You will be invited to an appointment with a housing options officer who will assess your housing and support needs and agree a personal housing plan with you. This is a plan of the steps you will be expected to take to remain in your current home if you have one or find somewhere to live. It will also set out how the council will support you and what other agencies you should engage with to help you find and sustain a home.
There are a number of ways that we may help, such as referring you to refuge or hostel accommodation or lending you the deposit for a home in the private rented sector. You will be advised on making an application to the Housing Register if you have not already done so.
We will also assess whether you have a priority need under the terms of the Housing Act 1996. Some households such as those that include dependent children or a pregnant woman will automatically be in priority need. If this is not the case we will look at whether you are in priority need due to being vulnerable.
In doing so, we will take account of all relevant factors that might contribute to you being significantly more vulnerable than an ordinary person would be if made homeless. We will take into consideration:
- the impact that domestic violence or abuse has had on you;
- any mental or physical health problems;
- drug and/or alcohol issues;
- the impact of any time you have spent in care or the armed forces;
- other factors that might limit your ability to find and sustain accommodation;
- any support you are getting from either formal or informal sources.
Additionally, we may investigate whether you have a local connection. To have a connection to East Herts you must:
- have lived in the district for six out of the last 12 months or three out of the last five years, by choice; or
- work in the district; or
- have a close adult family member that lives in the district and has done do for at least five years; or
- have another special reason for needing to live in East Herts
If you become homeless
If an applicant does not have a local connection, the council will usually refer them to a local authority to which they do have a connection. However, you will not be referred to a local authority in which you or a member of your household would be at risk of violence or abuse.
If you are not in priority need, the council will not have a duty to provide you with temporary accommodation. In these circumstances, we will continue to work with you for up to 56 days to help you to find somewhere to live.
If we decide that you are in priority need and have a local connection or that you do not need a local connection because you would be at risk of violence or abuse in another local authority area, you will be provided with temporary accommodation for up to 56 days. During this time we will continue to work with you to find a more permanent home. We will also look at the circumstances that caused you to become homeless and make a decision on whether you are intentionally homeless. You will not be intentionally homeless if you had to leave your home due to domestic violence or abuse.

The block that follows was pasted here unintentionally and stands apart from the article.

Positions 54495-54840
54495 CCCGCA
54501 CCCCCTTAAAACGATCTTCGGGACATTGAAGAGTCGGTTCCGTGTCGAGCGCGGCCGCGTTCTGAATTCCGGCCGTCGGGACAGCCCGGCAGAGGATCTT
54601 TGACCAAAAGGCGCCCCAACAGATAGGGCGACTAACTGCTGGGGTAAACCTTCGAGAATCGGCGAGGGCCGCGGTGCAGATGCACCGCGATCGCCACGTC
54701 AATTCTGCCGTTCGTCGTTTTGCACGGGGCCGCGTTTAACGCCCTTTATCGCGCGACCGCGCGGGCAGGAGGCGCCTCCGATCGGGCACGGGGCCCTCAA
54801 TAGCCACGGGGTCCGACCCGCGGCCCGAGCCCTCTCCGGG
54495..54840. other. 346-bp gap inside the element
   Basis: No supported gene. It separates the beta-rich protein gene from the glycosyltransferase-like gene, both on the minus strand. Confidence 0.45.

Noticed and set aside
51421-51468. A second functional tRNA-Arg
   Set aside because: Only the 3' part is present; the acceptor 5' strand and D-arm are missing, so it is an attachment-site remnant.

If you are in priority need and not intentionally homeless, the council will continue to provide you with temporary accommodation until we are able to offer you more permanent accommodation either in the private rented sector or in social housing.
Support, information and advice services
National Domestic Violence Helpline - Tel: 0808 2000 247
The Freephone 24 Hour National Domestic Violence Helpline, run in partnership between Women's Aid and Refuge, is a national service for women experiencing domestic violence, their family, friends, colleagues and others calling on their behalf.
The Herts Domestic Abuse Helpline is a confidential, free, support and signposting service for anyone affected by domestic abuse. Tel: 08 088 088 088 between 9am-9pm Monday to Friday and 9am-4pm weekends
Tel: 03301 025811 (24 hour service)
Herts Sunflower is a service supporting people who have been abused or people who know someone who has been abused.
Tel: 03000115555 (option 3). Email: firstname.lastname@example.org
Beacon Hertfordshire provides support for victims of crime, tailored to individual needs. You do not have to report the crime to the Police to access the service.
Safer Places is an independent charity which provides a comprehensive range of services to men, women and children affected by all forms Domestic Abuse who live in Mid, West, South and North Essex, East Hertfordshire and Southend.
The Men's Advice Line provides a range of services aimed at men experiencing domestic abuse from their partner.
Email: email@example.com - Tel: 020 7251 6577 (Legal advice line), 020 7490 2562 (Legal advice line - textphone) , 020 7251 8887 (Sexual violence & Asylum & Immigration legal advice line)
Rights of Women offer free confidential legal advice to women by their telephone helplines.
For further information and help, please see our independent organisations page